Regarding CO2, that is very tricky. I know both you and I are injecting CO2 into our shrimp tank. But due to bubble counter is not a standard, it is very hard to say how many BPS will kill shrimp baby. Hmm... Maybe I can put something like over-dosing CO2. I don't wish people have a false impression of CO2 is 100% shrimp-safe. End up their shrimp dies, and I will be flamed again. ^_^"

 

For co2 you cant tell how much is the safe zone, you must meter and watch the grown of  plants and shrimps.

Yes bubbles is not stantard.

But just a litle adding of co2 , you can grow healty plants with a dificult shrimps.

Its the same wiht ferts. :)

For the substrate i prefer 2-3 cm , for cleaning easily , in this way the ph dont drop a lot.

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What are the benefits of using CO2?

 

Just for plants. LOL!!!

 

Don't attempt. ;)

 

You will need to control lighting, CO2, feeding and ferts. If you are not experience in planted tank, having a high-tech planted shrimp tank can be a tricky act. You just reminded me something. Having a lot of floating plants can be tricky on ferts/ nutrients control too. Floating plant has unlimited supply of CO2, which is similar to injecting CO2.

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Prior to me diving into keeping and breeding shrimp, I was an aquascaper. I kept high tech planted aquariums and loved it. The delicate balance between the three: Lighting, Fertilizers, and CO2 can be quite tricky, so I certainly won't be attempting with my shrimp but wanted to know the benefits.

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Prior to me diving into keeping and breeding shrimp, I was an aquascaper. I kept high tech planted aquariums and loved it. The delicate balance between the three: Lighting, Fertilizers, and CO2 can be quite tricky, so I certainly won't be attempting with my shrimp but wanted to know the benefits.

 

Yeah, the balancing act is too much for most people. Which is why I will not recommend people to do it, unless they really know how and they have a lot of time to observe the tank everyday. ;)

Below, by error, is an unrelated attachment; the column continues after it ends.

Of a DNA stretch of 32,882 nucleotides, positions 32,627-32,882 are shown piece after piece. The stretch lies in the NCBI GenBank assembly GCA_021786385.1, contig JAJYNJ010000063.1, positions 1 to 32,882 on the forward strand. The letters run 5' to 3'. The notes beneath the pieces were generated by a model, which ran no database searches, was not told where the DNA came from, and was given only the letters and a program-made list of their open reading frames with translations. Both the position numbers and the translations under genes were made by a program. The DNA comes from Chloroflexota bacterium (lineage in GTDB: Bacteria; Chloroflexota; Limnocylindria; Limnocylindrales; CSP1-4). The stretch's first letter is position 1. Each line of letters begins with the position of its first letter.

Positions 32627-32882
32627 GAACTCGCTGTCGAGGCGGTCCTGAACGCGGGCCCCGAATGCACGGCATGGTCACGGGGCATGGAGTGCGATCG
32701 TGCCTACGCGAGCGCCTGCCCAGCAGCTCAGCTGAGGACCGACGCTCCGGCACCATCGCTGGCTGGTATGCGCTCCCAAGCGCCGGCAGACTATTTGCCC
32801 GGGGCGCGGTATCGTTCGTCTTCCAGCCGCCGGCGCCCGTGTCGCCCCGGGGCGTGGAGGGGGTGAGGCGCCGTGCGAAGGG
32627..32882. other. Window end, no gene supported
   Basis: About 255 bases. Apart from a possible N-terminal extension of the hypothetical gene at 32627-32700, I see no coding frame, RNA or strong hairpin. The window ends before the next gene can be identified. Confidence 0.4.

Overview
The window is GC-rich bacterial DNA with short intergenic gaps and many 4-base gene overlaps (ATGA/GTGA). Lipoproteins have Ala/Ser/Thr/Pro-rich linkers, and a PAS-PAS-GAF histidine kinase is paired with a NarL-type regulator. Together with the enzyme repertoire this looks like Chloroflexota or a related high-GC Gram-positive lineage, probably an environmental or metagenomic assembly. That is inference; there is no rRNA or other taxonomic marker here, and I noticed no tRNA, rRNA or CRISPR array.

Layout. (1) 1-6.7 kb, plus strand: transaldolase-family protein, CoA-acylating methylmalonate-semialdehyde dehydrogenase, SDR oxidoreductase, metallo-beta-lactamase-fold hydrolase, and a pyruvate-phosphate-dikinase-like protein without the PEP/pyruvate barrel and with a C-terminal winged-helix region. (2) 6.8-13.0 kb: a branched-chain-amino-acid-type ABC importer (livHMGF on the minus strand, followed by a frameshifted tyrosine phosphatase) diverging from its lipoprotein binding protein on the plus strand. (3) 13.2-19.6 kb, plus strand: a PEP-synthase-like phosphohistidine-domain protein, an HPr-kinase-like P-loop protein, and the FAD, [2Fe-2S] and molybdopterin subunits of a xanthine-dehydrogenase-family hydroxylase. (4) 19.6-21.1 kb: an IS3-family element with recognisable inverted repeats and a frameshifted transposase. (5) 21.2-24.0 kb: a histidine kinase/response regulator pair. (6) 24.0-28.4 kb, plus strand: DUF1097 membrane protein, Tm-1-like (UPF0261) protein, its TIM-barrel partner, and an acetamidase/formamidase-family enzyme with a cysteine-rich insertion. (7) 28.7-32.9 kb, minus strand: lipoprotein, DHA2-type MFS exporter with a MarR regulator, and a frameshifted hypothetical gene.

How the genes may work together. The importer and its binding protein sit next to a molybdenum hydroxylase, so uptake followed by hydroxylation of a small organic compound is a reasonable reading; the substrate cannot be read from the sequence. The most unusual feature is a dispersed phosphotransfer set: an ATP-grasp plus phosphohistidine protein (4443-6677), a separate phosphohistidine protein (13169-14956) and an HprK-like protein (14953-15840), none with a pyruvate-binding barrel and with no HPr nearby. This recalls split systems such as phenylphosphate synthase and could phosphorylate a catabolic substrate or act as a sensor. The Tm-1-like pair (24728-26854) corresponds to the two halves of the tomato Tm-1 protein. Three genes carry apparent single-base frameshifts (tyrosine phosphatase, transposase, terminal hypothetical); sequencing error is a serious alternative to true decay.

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Just for plants. LOL!!!

 

Don't attempt. ;)

 

You will need to control lighting, CO2, feeding and ferts. If you are not experience in planted tank, having a high-tech planted shrimp tank can be a tricky act. You just reminded me something. Having a lot of floating plants can be tricky on ferts/ nutrients control too. Floating plant has unlimited supply of CO2, which is similar to injecting CO2.

You are scaring people... :P

It depend from the light the co2 and the ferts.

But just a litle bit, say drop ph 0.2 its a big help for the plants.

Yes floating plants help for cleaning the water.

And some plants that can grow out of the water and take co2 from air , like  Hygrophila corymbosa, Cardamine lyrata and other ...

In tanks without co2 i place just a litle part of the plant  in the water, and the more out of the water, the roots growns and go to substrate. 

Like this setup.

Shrimp and plants goes together... :)

DSC_5556_zpsvdzdirff.jpg

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For every one baby you see there are 5 you don't. Survival rate will have a lot to do with overall conditions.

I have most success in rearing tanks with lots of algae on the walls, moss and not much else.

Don't over feed tanks with babies, they can't handle adverse conditions. They are better off hunting for food than tripping over it - they are scavengers after all.

Sent from my SM-G900V using Tapatalk